Then we pack up our panniers and off we go on another day of E-bike touring, with emphasis on the word touring. Touring about Europe on any bike is by far the best way to do it. We find hiking across Europe on foot is a bit slow; and by train you can miss a lot of interesting stops along the way. Driving by car is too fast and stressful, and not enough exercise for us. In short, hiking is too slow; driving is too fast; biking is just right.

Here is another bonus of biking versus driving through European cities. Many historic city centres do not allow cars to enter at all; but have no problem with bikes entering. Here is my wife biking through the gate in Montalcino, Italy with cars parked outside. Even for those cities that do allow cars to enter, they end up driving around in circles trying to find a place to park. On our E-bikes we just ride into town and stop in front of whatever store attracts our attention. Or should I say my wife’s attention.

Which brings me to one of my wife’s favourite pastimes while E-bike touring through cities and villages, shopping. There isn’t a town or village we pass through she can’t help but stop to look in the stores. She has it down to a science. Some places she doesn’t even have to get off her bike to shop.

According to my wife’s reasoning, since we don’t have to carry a tent, sleeping bags and camping gear, this means she can carry more clothes as well as the numerous purchases she makes along the way.  Here she is buying some hand painted pottery in Tuscany to stash in her panniers. Shopping for her in European boutique shops is half the fun of E-bike touring. I believe I mentioned E-bikes make it easier to carry large loads.

If the panniers become too stuffed or too heavy, it’s  no problem. We just box it all up and mail it home. I think all this shopping would be a major differentiator from bikepackers. What can I say, happy wife, happy life!

Beyond shopping we also stop at the major tourist attractions; virtually a daily event and too many to list here. I’ll save that for future articles discussing the specific areas we have E-bike toured. We try to avoid the most crowded tourist attractions. Yet we couldn’t skip the big ones like the leaning tower of Pisa. No, I am not the one trying to hold up the leaning tower. That’s a regular tourist behind me. As E-bike tourists we have our standards and do attempt to differentiate ourselves to some degree from the antics of common tourists.

Similar to bikepackers we like to carry our lunch to eat along the way. A fresh baguette, some cheese, a bit of meat and fruit are easy and inexpensive to come by. They make for a delightful lunch at some scenic location away from all the crowds back in town. We even carry two compact folding camping chairs and a small table. What could be more comfortable and ideal?

Then we are on our way again across the scenic countryside taking in all the grand views on our way to our destination for the day. Our objective is not to cover as much distance as possible in a single day, but to collect as many experiences as possible along the way. As the afternoon draws on, if it starts to get late or we start to fatigue, with spare battery capacity we can always boost our E-bike power a bit to finish the day’s ride to our next destination. 

If we need to jump past a region that is less scenic to get to one that is more desirable, or avoid riding back on a trail we have already cycled along, we have no qualms about jumping on a train. Europe is very accommodating to those traveling on trains with bikes, even E-bikes.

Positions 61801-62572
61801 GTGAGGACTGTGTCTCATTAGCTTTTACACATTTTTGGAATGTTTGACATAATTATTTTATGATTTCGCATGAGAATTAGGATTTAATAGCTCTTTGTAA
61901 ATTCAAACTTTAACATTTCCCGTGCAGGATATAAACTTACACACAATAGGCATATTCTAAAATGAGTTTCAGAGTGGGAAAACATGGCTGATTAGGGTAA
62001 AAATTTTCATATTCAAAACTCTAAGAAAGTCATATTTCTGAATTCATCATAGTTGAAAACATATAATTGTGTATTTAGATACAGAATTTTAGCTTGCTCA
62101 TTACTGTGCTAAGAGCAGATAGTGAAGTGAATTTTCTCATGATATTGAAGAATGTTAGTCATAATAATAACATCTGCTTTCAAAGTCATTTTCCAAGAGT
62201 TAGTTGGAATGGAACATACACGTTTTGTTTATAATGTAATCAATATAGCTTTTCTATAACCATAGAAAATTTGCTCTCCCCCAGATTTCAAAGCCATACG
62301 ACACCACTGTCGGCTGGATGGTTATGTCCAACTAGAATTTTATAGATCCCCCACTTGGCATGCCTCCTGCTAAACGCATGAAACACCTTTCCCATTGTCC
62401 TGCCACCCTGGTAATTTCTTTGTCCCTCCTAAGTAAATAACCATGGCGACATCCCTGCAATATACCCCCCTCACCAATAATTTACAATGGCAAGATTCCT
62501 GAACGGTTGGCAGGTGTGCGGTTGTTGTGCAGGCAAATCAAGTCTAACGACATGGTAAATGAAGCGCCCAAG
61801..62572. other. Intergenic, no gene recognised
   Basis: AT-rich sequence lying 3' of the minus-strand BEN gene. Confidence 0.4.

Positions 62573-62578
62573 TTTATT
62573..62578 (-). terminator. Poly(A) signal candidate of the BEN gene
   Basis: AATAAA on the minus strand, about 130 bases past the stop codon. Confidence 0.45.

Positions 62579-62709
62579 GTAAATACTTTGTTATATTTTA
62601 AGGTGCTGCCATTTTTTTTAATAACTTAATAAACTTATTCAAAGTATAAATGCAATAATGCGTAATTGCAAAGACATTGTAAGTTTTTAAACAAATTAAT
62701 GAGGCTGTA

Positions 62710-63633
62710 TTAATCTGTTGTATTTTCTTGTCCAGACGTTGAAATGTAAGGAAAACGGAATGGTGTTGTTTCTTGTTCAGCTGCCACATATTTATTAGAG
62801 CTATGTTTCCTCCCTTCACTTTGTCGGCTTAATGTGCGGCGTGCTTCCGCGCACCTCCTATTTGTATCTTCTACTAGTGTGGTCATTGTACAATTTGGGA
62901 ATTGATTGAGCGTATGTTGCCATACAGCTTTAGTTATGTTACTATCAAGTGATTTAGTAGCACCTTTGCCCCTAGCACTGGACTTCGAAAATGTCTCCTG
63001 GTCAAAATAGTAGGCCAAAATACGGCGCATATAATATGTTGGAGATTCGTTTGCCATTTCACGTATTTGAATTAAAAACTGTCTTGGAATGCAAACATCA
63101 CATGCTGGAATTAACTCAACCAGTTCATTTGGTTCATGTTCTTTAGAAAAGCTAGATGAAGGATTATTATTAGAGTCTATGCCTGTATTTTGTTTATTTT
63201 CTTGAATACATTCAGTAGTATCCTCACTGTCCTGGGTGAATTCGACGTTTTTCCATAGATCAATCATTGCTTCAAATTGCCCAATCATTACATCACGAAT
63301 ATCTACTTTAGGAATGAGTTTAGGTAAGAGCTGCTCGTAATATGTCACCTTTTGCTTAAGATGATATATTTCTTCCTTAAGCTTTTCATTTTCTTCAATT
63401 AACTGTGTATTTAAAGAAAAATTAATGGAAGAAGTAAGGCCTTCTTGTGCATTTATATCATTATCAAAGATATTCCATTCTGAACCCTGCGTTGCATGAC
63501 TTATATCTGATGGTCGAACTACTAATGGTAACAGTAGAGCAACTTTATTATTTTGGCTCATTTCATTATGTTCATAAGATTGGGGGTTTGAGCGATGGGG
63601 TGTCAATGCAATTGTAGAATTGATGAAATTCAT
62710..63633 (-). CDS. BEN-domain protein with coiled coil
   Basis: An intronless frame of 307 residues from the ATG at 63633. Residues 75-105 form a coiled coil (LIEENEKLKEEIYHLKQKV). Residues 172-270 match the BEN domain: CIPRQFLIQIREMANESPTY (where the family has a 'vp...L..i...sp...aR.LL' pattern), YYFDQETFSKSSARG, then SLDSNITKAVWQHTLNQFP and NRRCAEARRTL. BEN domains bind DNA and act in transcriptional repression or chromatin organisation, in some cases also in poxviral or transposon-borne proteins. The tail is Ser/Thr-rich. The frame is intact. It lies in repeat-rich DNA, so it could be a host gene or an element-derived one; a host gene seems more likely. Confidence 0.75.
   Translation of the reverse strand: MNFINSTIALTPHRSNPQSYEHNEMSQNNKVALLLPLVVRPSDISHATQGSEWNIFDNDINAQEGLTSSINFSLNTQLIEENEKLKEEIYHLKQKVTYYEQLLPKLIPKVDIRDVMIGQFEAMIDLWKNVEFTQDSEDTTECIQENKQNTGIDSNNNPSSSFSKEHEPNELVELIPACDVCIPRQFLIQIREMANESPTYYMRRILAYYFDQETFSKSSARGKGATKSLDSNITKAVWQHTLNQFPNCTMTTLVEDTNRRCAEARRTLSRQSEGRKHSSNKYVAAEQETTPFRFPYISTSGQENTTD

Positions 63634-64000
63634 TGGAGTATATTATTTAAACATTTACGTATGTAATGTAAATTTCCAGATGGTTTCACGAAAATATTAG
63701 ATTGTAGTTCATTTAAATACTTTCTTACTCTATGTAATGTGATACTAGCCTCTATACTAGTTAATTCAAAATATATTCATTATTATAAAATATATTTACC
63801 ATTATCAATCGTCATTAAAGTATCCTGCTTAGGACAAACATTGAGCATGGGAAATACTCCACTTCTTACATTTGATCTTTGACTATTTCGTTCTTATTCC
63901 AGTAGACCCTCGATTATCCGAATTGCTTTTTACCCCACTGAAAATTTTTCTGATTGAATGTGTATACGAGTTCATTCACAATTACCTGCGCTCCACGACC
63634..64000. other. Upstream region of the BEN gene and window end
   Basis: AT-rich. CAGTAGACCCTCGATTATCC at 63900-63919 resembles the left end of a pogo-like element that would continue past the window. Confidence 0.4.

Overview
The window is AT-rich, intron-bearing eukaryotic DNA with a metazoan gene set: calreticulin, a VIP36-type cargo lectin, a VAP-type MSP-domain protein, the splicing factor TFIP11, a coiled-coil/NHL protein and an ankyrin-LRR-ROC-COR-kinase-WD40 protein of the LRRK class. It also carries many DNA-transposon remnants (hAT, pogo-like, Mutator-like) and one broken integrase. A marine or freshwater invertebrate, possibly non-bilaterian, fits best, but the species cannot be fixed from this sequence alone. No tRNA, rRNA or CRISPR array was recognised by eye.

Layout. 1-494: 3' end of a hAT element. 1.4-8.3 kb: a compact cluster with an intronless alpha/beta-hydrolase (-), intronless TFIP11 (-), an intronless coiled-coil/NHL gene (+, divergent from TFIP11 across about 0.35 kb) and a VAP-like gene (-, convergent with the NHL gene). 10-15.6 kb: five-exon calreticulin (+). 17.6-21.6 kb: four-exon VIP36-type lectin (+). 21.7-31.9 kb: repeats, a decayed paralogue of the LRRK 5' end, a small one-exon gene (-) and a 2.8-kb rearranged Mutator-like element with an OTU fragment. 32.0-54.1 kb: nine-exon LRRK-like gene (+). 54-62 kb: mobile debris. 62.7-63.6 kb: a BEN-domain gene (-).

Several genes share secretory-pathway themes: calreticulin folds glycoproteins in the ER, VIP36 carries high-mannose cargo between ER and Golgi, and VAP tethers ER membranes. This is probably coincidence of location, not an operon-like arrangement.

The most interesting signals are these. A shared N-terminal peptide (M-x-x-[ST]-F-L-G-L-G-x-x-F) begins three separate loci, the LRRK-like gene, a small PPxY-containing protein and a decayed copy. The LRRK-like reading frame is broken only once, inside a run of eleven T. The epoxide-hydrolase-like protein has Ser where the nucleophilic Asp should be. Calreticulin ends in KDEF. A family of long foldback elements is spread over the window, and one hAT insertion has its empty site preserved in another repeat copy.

By late afternoon as we near the end of our E-biking day, I start to feel a bit peckish. While my wife peruses another shop  to look through, I start hunting for a shop that serves ice cream. Okay, we each have our passions. She is fond of shopping.  I am fond of ice cream. If it sounds like I am eating a lot, remember I am burning a lot of calories while bike touring, even on an E-bike.  In fact, according to biking physiologists, on an E-bike one burns 80% as many calories as on a conventional bike over the same distance.

At the end of an 80km day with 1,000 meters of climbing, note that’s an average day’s ride in Tuscany, you can’t beat a warm shower in a nice room, which is yet another reason we don’t camp. Then it’s time for a happy hour drink and aperitif. The Italians are big on aperitifs such as this one in Bologna, where we discovered that Oscar Meyer did not invent baloney. It was created in Bologna in the 17th century as a delicacy called Mortadella. 

Or to save a bit we will savour a glass of wine from a bottle we bought along the way for 8 Euros on the balcony of our pensione overlooking the city we just cycled into, like this one in Sienna. 

Then, if we are feeling a bit flush and wishing to spend a bit more of ours sons’ inheritances, it is off in the evening for fine dinning to enjoy some epicurean delight the local region is noted for.

Or, if we stay in an Agritourismo apartment, such as those in Tuscany, and are tired of eating out, we make our own dinner from ingredients purchased fresh from a local grocer, eating on the lawn overlooking the countryside. Hey, isn’t that the same as the bikepackers do, albeit without having to carry a stove, cooking pots and dishes. 

Another positive of settling into an Agritourismo or equivalent is staying put for several days. We can then hub and spoke cycle in the area. This eliminates having to pack up all our gear every day and carry it with us on our daily rides. What better place to do that than San Gimignano, Italy?

So another typical day ends for two E-bike touring seniors. We watch the same sunsets casting their golden hues across the same countryside as young bikepackers do.

Ultimately we all have the same wishes and desires. We are all out there cycle touring  in our own way to the best of our abilities having fun. Like us, if doing it on an E-bike is what allows you to get out there and bike tour, then by all means do so. I hope to share with you more details in future articles of our E-bike touring adventures. I would like to hear your thoughts on it as well. Drop us a note at

John Vincent